The Role of Wave Diffraction in the Formation of St. Ninian's Ayre (Tombolo) in Shetland, Scotland


  • Derek Flinn


Tombolo, wave patterns, wave refraction, wave diffraction, plunging cliffs, Shetland (Scotland) coastline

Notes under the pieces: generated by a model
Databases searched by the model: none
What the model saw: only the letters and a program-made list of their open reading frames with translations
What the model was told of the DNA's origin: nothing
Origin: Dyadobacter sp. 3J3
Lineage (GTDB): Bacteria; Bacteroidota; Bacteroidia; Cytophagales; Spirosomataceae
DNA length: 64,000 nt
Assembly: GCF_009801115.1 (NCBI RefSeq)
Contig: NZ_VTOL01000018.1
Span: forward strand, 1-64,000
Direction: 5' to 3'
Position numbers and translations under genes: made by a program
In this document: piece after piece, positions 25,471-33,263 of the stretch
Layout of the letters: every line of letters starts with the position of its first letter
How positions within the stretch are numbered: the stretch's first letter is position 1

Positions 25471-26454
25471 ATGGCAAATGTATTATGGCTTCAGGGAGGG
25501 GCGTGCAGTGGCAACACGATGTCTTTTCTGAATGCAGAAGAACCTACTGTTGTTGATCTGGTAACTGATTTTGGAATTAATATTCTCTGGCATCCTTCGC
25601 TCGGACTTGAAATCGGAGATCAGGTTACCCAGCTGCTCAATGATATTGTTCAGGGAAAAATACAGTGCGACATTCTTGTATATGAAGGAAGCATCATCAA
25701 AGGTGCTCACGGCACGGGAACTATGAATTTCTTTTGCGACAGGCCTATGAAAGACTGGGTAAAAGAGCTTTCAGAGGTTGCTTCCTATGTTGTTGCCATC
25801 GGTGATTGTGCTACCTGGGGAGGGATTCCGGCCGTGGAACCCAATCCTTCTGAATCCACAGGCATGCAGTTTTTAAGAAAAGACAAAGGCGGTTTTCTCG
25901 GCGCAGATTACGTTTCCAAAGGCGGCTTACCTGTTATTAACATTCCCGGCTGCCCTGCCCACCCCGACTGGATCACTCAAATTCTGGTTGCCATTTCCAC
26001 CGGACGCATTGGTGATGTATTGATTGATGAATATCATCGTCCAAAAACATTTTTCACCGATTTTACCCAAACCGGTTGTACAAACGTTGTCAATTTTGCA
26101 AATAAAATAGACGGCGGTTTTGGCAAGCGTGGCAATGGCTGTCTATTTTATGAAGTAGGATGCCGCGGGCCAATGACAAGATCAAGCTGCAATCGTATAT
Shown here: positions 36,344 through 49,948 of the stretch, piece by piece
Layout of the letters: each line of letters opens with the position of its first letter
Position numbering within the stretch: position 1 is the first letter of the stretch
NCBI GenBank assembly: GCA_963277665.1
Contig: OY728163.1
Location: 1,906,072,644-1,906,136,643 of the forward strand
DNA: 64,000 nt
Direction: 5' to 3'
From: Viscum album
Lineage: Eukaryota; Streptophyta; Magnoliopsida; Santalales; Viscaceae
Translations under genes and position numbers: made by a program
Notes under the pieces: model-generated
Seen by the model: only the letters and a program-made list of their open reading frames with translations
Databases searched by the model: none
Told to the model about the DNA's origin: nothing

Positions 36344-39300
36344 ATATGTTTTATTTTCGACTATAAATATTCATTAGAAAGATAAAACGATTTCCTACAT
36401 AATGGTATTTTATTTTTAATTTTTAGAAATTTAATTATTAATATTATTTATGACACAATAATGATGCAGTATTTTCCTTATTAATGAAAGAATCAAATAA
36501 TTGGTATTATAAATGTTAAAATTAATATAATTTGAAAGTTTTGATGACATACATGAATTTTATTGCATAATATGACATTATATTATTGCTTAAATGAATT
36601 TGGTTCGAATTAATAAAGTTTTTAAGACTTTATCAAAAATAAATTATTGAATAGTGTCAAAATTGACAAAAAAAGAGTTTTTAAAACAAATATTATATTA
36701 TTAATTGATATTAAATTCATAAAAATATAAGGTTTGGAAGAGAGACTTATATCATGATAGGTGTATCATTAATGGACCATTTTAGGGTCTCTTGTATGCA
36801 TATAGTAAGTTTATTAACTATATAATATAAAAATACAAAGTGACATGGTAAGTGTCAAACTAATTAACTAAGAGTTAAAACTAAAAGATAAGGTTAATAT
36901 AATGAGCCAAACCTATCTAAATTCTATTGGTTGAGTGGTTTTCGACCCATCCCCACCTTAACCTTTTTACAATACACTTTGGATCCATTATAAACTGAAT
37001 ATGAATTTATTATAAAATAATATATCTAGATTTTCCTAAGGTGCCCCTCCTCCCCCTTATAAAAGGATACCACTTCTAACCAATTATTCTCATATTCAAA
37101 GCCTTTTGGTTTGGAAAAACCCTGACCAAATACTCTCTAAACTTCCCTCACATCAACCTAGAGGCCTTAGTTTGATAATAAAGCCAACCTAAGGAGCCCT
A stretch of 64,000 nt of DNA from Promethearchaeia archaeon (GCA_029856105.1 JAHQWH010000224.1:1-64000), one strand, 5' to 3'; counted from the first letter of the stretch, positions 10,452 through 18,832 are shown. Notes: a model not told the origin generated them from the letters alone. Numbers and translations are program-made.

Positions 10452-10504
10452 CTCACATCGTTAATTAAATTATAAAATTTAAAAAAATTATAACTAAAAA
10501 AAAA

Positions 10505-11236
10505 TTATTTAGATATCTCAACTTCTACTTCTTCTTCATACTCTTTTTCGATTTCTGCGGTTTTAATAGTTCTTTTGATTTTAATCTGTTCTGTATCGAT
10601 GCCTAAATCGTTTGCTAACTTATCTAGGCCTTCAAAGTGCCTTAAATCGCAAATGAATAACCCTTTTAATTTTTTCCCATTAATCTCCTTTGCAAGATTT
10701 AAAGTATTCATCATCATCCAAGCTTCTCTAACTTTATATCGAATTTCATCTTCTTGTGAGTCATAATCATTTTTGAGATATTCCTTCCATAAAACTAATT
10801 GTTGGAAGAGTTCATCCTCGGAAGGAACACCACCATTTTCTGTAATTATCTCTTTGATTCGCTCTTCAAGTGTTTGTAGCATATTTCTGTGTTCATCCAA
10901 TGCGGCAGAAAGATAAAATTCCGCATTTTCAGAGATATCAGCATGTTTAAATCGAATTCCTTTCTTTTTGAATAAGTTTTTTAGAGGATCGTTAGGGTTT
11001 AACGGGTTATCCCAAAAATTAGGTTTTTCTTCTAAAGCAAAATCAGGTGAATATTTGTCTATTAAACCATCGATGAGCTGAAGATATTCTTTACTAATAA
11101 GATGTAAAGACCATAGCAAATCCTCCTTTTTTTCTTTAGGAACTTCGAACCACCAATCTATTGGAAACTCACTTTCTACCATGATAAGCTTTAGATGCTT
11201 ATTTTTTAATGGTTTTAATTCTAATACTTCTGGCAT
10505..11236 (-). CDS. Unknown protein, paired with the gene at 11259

St. Ninian's Ayre (sand tambala), on the south-west coast of Shetland, occurs in an environment of deeply plunging hard-rock cliffs which enclose the area containing the tombolo so that the maximum fetch of local wind-driven waves is no more than 2 km. As a result of the presence of the plunging cliffs, there are no adjacent beaches to supply sand to the tombolo by longshore drift. The sea around St. Ninian's Island, at the seaward end of the tambala is so deep that wave refraction in the vicinity is restricted. Thus, the various explanations usually offered for the origin of tombolos are precluded or incomplete. Satellite image and airphotos show that wave patterns in the vicinity of the tombolo result from the prevailing ocean swell from the west being diffracted round the island, on either side. As the sea shallows, the diffracted swell is increasingly modified by refraction, before breaking on either side of the tombolo. The shorelines on either side of the tombolo are nearly parallel to the crests of the diffracted and refracted swell-derived waves that these break along the length of the tambala at the same instant. Local wind driven waves have little effect. The tombolo owes its position and shape directly to the diffraction and refraction of the ocean-swell waves transporting sand from the adjacent sea floor into the area where the waves meet behind the island. Longshore drift acts only within the confines of the tombolo and matches its shape to that the crests of the waves break over it.